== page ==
STAY CONNECTED >> Relive the Action : Check out our slideshow of Sunday’s women’s basketball game
MIRACLES FROM HEAVEN pg. 5
W E ’ R E T H E R E W H E N YO U C A N ’ T B E
MARCH 22, 2016
B AY L O R L A R I AT. C O M
Greek life hosts Title IX discussion LIESJE POWERS Staff Writer
Rachel Leland | Staff Writer
JOURNALIST DISCUSSES Austin American-Statesman columnist and Pulitzer Prize recipient Ken Herman visits campus Monday to discuss his career and the state of news media today.
Ken Herman visits campus to talk state of journalism GAVIN PUGH Assistant City Editor For photographers and writers, winning a Pulitzer Prize is the crowning glory of only a select few. Winning within one’s first year of reporting is simply unheard of. But Austin American-Statesman columnist Ken Herman did just that. Speaking to a group of students and faculty, Herman told of his road to the
Pulitzer Prize, his career since ONLINE EXTRAS this story. and where the news media “None of you industry is going. will have the same Check out Herman reported on a story I did 40 LTVN’s coverage opportunity of a Marine’s death at a training years ago,” Herman of the event at : said, noting how camp in San Diego. The Marine was reportedly unqualified much the news bay lo r l a r i at.c o m for enlistment and suffered a media industry has brain injury during boot camp due to the been revolutionized by the Internet. rigorous training he was subjected to. “The Internet is the biggest change He received the Pulitzer Prize for in journalism since the printing press,” Public Service in 1977 for his work on
PULITZER >> Page 4
Members of Baylor fraternities and sororities attended mandatory meetings on Sunday and Monday night, respectively to discuss issues covered by Title IX, such as sexual harassment and unhealthy relationships. In an effort to combat sexual crimes, Baylor’s Title IX office has implemented a required courses for various student groups. These groups include first-year and transfer students, student athletes and members of Greek life. “Ideally, our goal is that all students have access to training,” Title IX coordinator Patty Crawford said in a previous interview with the Lariat. “So everyone is aware and they get all these resources.” Dallas senior Darrell Leggett attended the meeting Sunday night. He said the talks focused on not taking advantage of girls and knowing when females had been consuming alcohol. “It was just a thing that was common sense,”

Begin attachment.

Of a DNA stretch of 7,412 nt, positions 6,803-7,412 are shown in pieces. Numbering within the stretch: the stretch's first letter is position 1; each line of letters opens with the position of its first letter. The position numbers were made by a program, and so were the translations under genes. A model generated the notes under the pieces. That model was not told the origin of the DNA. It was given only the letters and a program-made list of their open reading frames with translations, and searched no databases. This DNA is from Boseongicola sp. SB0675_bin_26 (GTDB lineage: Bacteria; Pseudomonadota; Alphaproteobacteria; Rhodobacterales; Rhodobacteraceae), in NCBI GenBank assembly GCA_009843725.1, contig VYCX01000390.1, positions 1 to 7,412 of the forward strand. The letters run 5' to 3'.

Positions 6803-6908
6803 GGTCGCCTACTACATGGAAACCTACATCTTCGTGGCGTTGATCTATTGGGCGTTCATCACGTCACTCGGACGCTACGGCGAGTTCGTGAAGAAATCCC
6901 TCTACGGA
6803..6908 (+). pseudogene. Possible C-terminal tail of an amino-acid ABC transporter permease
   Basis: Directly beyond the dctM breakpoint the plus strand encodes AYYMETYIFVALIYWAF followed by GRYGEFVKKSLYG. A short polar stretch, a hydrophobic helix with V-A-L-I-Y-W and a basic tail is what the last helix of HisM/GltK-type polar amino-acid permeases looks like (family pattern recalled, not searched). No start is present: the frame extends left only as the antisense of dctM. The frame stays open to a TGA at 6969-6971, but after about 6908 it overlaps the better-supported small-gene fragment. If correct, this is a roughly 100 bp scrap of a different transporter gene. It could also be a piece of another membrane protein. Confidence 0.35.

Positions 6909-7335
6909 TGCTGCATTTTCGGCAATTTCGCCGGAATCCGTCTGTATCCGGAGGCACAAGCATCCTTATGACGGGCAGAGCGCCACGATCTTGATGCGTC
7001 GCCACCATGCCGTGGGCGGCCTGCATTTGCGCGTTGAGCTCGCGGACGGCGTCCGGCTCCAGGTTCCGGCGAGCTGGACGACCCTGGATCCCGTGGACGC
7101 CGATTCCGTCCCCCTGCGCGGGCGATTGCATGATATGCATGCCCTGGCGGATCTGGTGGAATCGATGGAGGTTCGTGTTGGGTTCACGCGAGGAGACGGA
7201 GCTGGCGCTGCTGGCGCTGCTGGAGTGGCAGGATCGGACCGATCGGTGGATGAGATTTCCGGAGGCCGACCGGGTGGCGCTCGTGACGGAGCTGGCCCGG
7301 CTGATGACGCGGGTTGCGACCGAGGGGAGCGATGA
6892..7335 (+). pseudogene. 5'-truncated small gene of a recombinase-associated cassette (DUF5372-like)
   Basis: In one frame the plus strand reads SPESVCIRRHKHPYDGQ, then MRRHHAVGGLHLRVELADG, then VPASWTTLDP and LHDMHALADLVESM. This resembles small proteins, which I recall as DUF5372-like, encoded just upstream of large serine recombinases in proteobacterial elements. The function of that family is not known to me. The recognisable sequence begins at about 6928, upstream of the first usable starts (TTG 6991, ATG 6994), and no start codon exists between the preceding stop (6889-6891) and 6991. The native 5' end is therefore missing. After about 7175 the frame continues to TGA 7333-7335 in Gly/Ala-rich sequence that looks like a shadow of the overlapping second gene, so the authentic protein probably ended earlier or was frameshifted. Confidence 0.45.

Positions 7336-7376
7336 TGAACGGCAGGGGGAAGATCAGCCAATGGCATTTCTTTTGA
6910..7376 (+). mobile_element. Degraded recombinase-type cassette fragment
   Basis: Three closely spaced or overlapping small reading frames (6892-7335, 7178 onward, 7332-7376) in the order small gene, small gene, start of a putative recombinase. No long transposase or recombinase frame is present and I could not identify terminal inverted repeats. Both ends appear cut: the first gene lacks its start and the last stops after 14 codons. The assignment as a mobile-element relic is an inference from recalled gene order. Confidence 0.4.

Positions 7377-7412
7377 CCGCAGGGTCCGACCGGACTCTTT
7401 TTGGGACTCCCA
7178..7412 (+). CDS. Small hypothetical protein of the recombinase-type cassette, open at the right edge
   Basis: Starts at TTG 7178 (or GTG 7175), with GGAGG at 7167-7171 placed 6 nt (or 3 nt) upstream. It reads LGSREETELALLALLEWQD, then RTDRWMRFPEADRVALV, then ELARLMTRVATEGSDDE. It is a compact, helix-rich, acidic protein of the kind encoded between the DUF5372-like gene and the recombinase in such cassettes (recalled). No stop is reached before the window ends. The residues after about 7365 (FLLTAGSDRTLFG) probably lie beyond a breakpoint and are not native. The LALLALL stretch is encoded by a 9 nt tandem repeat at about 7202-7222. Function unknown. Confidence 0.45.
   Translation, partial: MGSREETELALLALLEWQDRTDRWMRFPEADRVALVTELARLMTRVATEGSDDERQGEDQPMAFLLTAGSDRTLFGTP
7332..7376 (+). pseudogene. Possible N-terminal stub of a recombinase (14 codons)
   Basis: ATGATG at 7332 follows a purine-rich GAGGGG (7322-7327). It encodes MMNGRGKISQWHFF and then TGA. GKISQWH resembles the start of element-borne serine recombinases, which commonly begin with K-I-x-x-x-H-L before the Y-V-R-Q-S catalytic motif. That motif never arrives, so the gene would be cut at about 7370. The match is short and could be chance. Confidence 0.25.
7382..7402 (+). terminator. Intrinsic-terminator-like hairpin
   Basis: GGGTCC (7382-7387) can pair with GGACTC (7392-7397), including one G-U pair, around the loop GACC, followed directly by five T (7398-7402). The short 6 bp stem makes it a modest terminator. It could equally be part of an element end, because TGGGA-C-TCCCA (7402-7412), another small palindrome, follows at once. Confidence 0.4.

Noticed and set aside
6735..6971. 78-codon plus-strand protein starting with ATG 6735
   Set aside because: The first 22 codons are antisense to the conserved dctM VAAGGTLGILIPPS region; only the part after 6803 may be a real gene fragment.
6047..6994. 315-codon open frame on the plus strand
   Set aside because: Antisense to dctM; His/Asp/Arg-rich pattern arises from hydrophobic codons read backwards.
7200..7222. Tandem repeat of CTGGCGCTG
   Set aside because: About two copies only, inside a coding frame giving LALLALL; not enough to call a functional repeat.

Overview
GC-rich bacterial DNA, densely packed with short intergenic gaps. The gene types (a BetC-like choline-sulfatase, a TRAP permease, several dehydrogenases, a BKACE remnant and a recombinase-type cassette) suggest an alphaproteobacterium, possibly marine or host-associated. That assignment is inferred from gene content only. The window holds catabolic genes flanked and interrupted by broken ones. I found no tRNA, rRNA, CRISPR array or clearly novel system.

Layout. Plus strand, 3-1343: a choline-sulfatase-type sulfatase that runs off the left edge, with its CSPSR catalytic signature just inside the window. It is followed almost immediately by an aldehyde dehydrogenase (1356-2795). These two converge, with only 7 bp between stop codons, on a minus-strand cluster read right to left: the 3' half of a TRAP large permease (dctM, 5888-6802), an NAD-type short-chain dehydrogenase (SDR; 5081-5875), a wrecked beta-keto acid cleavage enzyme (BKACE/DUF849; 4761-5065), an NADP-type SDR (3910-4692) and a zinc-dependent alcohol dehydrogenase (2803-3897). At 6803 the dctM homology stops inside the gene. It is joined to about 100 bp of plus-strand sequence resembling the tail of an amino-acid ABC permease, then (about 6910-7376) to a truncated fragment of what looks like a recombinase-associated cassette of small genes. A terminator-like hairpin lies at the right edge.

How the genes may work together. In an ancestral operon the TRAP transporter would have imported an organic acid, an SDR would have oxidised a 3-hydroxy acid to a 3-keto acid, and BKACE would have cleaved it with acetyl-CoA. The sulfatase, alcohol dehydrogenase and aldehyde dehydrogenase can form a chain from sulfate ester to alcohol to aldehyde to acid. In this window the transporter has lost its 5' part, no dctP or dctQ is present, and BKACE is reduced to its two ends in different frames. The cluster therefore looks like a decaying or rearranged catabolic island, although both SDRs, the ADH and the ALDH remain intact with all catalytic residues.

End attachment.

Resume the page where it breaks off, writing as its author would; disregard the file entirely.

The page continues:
Leggett said. “It wasn’t that engaging.” A sorority member, who chose not to be named for privacy purposes, said the topics covered during Monday’s meeting remained focused on healthy relationships and not blaming the victim in today’s society. The speaker was Aaron Boe, founder of Prevention Culture. According to Prevention Culture’s website, the program aims, in part, to engage and equip the fraternity and sorority communities to utilize their power for change. “I didn’t feel that he dove into it enough. He didn’t touch on sexual assault at alI,” the sorority member said. “I feel like the healthy relationships was more important because someone can still be sexually abused in a relationship ... and a lot of people don’t realize that.” Leggett said he felt that the decision to make the meeting mandatory caused the discussion to have less impact on students.